On what they hope to accomplish

Colleen: We hope to start conversations about where case managers “should be” in the healthcare continuum (answer: everywhere) and how they are, not just integral but invaluable members of the healthcare team, regardless of practice setting.  We also want to inform patient/caregivers about who we are, what we do and how they benefit from us (and the services we provide). 

Bonnie:Value begins with visibility. We believe that this position paper offers more visibility to demonstrate our worth and reminds the health care ecosystem that we are an essential piece of the care continuum.  

Download your FREE copy of Communicating Your Value: The Case Manager’s Guide here: 

Having Confidence in End-of-Life Conversations, Hospice and Capacity Management

Authored by: Melissa Ward, RN, BSN, MSN, Kiandra Florence

The Center for Case Management, July 2023

Holding Hands with Elderly Patient — Image by © Wernher Krutein/Corbis

End-of-life conversations are significant but difficult to have, especially in hospital settings. Our experts find that hospital clinic teams often struggle to discuss end-of-life care with patients (primarily due to limited knowledge). As end-of-life care is vital for case management departments in managing hospice and capacity management, we sorted through best practices for bringing end-of-life care options to the forefront.

Educating your clinical staff on the benefits and options available to the patient and family is one of the best ways to approach end-of-life care. When your hospital team feels equipped and knowledgeable, they’re more apt to approach end-of-life conversations head-on. By keeping your team up to date with resources and information, there’s confidence in their discussions with patients.

Having end-of-life care conversations as early as possible can improve your hospital capacity management issues. Many hospital teams mistakenly address end-of-life care options too late, making it unfeasible to move the patient. The sooner you can address care opportunities, the quicker the patient and family can decide and potentially open the hospital bed.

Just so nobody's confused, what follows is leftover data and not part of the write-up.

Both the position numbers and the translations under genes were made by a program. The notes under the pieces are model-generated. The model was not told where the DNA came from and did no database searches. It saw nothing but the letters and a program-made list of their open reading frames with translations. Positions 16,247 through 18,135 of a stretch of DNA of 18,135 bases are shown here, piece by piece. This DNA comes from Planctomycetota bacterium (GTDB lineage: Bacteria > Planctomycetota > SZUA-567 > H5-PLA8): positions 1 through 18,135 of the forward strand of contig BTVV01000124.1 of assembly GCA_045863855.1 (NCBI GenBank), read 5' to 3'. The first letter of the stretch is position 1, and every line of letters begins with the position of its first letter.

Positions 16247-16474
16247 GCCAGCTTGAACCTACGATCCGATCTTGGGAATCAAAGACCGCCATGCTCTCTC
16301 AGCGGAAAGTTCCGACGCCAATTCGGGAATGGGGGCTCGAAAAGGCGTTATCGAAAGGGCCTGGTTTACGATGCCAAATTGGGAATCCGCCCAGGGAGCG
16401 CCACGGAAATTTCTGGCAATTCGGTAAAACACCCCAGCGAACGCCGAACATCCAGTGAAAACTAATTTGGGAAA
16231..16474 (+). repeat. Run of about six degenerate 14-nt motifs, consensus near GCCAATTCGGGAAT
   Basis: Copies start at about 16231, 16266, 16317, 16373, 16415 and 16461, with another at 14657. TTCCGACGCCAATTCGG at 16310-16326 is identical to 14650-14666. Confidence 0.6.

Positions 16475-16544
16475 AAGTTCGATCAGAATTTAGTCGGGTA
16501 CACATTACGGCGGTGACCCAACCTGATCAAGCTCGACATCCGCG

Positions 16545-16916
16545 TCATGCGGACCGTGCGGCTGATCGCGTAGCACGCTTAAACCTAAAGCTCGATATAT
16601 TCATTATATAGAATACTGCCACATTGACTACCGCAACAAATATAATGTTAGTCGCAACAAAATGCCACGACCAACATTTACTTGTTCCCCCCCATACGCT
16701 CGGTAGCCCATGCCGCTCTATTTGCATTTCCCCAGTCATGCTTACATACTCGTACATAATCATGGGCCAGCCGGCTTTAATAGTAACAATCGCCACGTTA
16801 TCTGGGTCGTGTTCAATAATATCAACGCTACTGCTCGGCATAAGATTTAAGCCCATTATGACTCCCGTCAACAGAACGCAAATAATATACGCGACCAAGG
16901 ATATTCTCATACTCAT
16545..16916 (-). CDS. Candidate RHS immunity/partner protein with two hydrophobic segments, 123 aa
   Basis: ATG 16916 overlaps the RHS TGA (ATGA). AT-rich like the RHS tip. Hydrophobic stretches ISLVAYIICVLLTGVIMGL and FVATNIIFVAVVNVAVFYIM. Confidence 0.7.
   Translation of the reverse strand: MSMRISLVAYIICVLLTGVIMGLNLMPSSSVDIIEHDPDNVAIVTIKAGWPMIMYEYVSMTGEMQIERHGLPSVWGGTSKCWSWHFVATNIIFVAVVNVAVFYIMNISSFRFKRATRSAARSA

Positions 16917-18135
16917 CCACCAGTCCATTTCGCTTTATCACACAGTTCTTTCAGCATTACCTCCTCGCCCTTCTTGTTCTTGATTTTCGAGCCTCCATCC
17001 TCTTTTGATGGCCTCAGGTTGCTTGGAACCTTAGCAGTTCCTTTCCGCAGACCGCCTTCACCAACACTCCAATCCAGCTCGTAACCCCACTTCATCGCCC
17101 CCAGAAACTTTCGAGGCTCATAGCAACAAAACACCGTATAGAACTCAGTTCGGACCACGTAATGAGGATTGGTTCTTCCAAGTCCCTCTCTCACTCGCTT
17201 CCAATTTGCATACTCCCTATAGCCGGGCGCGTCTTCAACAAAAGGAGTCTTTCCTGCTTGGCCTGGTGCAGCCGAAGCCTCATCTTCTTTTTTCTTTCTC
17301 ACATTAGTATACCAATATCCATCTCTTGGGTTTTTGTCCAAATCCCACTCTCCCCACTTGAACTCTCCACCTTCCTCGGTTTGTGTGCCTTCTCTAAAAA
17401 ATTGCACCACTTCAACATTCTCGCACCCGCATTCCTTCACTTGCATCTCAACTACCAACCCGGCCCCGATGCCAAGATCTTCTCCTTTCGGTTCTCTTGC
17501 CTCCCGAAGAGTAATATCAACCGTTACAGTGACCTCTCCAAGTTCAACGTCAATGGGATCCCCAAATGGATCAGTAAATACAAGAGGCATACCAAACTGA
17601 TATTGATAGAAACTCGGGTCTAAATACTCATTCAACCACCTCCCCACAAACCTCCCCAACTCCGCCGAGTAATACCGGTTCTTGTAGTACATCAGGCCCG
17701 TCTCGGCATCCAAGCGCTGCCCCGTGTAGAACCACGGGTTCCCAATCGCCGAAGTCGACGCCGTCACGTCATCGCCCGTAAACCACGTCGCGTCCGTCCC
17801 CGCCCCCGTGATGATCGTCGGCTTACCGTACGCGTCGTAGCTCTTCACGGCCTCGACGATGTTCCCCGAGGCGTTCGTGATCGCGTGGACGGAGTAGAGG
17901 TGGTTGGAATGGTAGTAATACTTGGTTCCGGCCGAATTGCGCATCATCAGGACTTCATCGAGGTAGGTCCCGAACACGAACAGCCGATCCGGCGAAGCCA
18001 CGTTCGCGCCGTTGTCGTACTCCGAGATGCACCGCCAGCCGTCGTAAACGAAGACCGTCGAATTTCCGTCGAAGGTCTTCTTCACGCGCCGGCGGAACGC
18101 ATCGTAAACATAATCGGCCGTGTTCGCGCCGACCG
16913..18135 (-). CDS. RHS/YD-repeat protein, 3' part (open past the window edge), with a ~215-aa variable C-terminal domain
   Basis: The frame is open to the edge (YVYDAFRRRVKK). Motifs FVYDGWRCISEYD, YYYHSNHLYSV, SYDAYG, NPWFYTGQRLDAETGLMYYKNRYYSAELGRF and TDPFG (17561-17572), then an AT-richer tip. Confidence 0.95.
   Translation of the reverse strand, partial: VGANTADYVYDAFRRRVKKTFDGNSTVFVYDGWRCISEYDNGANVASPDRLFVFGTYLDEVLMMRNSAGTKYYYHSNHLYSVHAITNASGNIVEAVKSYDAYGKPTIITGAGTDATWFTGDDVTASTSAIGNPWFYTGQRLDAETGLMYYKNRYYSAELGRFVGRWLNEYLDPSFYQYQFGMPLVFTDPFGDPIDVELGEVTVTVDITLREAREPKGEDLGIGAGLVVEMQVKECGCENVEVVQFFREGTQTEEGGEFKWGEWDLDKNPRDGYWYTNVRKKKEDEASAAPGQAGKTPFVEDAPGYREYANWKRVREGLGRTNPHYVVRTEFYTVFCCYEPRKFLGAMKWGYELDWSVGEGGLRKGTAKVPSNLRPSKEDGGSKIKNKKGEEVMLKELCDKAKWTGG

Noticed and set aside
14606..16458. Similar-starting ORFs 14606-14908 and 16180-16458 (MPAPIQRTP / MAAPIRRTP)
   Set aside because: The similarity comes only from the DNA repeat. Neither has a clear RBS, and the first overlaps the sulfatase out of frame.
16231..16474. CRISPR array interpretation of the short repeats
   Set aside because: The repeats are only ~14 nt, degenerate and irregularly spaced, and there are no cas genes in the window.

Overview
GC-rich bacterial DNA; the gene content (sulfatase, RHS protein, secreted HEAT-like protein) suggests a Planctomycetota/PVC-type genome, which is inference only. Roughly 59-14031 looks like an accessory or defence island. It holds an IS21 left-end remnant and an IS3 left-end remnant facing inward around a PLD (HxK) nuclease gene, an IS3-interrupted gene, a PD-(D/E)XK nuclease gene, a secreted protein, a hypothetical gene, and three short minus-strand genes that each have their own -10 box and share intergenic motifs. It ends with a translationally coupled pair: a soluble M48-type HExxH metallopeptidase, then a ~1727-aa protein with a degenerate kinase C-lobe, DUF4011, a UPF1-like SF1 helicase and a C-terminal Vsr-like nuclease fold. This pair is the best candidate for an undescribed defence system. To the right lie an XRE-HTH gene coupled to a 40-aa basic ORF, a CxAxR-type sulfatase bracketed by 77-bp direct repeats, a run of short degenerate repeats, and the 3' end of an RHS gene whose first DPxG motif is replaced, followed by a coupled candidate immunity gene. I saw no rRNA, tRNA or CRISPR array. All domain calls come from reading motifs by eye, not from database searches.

The impact of not discussing end-of-life care extends beyond the patient. In hospital settings, if patients are admitted and expected to pass away, they require an intensive level of care, medication and support. When billed, these costs can be astronomical for families and organizations if there are no monies available post-death. Hospice costs are typically covered by most private insurance and are covered by Medicare/Medicaid. Death and dying are emotionally difficult for families as well; with hospice—support extends beyond the hospital.

Here are strategies to improve your hospital’s clinical team’s end-of-life care approach:

  1. Implement end-of-life education for staff in the onboarding process.
  2. Create a structure for how to introduce end-of-life care discussions.
  3. Know who to contact.
  4. Learn about the benefits (i.e. Hospice, types of resources available, options across different cities).
  5. Seek community partnerships with hospice agencies.
  6. Partner with Physician Advisor for support with providers.


Does your case management department need support with end-of-life care and capacity issues? We can help! Contact our team today.

Women Who Shaped Social Work

Authored by: Kiandra Florence

The Center for Case Management, March 2023

This Women’s History and Social Work Month we celebrate brilliant social work leaders who changed the pioneered social work the way we know it.

  1. Frances Perkins – Her social work career led her to become the first woman to serve on the New York State Industrial Commission and make a name for herself in politics. By the time she was appointed Secretary of Labor by Franklin D. Roosevelt, she brought three decades of commitment and experience to social reform. She was the first female Cabinet member; the first woman to enter the presidential line of succession. Her work and dedication helped change the 58-hour work week for women to 48 hours! She fought for a minimum wage law and helped draft the National Labor Relations Act, the Fair Labor Standards Act, and the Social Security Act.